SINGAPORE -- U.S. President Joe Biden's administration has been working to set up a foreign ministers' meeting with the Association of Southeast Asian Nations, Nikkei has learned, in a bid to signal its diplomatic focus on the region and address the situation in Myanmar.
Washington had initially proposed talks with the bloc around Feb. 11, but the plan fell through amid the reluctance of Myanmar, Thailand, Cambodia and Laos, according to an ASEAN diplomatic source. Other options are under consideration, including a meeting involving just members that choose to participate, along with Brunei, which chairs ASEAN this year.
U.S. Secretary of State Antony Blinken has since late January spoken by phone with foreign ministers from individual ASEAN countries, including Thailand and Vietnam. Readouts of calls with counterparts from Singapore and Indonesia note shared "deep concern" about the coup in Myanmar.
By arranging a meeting within the ASEAN framework, the U.S. seeks to show its commitment to contributing actively to peace and stability in the region, particularly after previous President Donald Trump's absence from regional summits left many countries feeling snubbed.
"The U.S. wants to discuss diplomatic issues in general, not just the Myanmar problem," the source said. Washington looks to build partnerships to respond to territorial tensions in the South China Sea as China's influence and assertiveness grow in the region.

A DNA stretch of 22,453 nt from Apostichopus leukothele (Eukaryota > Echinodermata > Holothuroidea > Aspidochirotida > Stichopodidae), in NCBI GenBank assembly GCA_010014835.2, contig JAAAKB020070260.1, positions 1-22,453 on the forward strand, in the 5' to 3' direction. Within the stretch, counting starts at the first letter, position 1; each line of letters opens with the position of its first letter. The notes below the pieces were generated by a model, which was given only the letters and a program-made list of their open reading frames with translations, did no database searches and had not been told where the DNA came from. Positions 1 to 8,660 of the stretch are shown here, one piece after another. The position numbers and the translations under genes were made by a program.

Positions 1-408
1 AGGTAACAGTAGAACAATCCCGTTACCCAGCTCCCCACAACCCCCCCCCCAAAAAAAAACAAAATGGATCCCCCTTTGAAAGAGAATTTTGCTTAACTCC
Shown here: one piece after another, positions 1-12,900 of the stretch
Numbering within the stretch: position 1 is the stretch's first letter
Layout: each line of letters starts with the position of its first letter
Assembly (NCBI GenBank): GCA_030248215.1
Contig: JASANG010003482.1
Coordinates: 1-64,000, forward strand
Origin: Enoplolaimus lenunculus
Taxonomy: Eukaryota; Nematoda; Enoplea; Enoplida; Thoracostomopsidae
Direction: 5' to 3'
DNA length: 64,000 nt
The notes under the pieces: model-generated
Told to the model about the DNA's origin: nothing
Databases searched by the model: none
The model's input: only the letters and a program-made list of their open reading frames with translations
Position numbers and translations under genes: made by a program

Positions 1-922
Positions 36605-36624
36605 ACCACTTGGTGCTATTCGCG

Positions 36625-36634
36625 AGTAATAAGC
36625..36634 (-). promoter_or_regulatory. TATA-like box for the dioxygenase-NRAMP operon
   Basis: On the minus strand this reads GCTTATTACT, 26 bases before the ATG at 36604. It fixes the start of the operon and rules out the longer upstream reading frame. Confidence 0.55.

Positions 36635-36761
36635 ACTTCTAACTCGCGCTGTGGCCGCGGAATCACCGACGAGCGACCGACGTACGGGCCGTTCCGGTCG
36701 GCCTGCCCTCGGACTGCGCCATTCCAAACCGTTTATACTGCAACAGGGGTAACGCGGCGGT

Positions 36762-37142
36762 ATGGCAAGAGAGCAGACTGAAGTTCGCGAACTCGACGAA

But the situation in Myanmar will be high on the agenda.
Washington hopes to drum up support for its sanctions, which have so far hit 10 people and three companies for their involvement in the coup or ties to Myanmar's military. Though ASEAN countries steer clear of such measures, owing to the bloc's principle of noninterference in members' internal affairs, the group does place importance on democracy and human rights.
Whether a meeting would achieve anything concrete is far from clear. Myanmar is reluctant to attend a group meeting with the U.S. where it is likely to be a lightning rod for criticism, while Cambodia and Laos are unlikely to come in line with Washington, given their close ties to China.
Several ASEAN members are pushing for groupwide talks to address the Myanmar problem.
Indonesian President Joko Widodo and Malaysian Prime Minister Muhyiddin Yassin said in a summit this month that they have directed their foreign ministers to propose a meeting on the issue. Singaporean Foreign Minister Vivian Balakrishnan and Indonesian counterpart Retno Marsudi on Thursday called for an informal ministerial meeting "as soon as possible."
Myanmar's military replaced top cabinet officials after the coup, including the foreign minister -- a post that had been held by State Counselor Aung San Suu Kyi, the country's de facto civilian leader. The military has indicated that it will attend regular foreign ministers' meetings but not special talks, according to a source familiar with the situation.
An ASEAN chairman's statement on Feb. 1, the day that the military seized power, said that "political stability in ASEAN member states is essential to achieving a peaceful, stable and prosperous ASEAN community" and encouraged the pursuit of "dialogue, reconciliation and the return to normalcy in accordance with the will and interests of the people of Myanmar."
The bloc has avoided coming out too strongly against the coup out of concern that unnecessarily isolating Myanmar would just push the country toward China and India. But as the turmoil there escalates with the killing of protesters, the group has the potential to play a key role in restoring normalcy.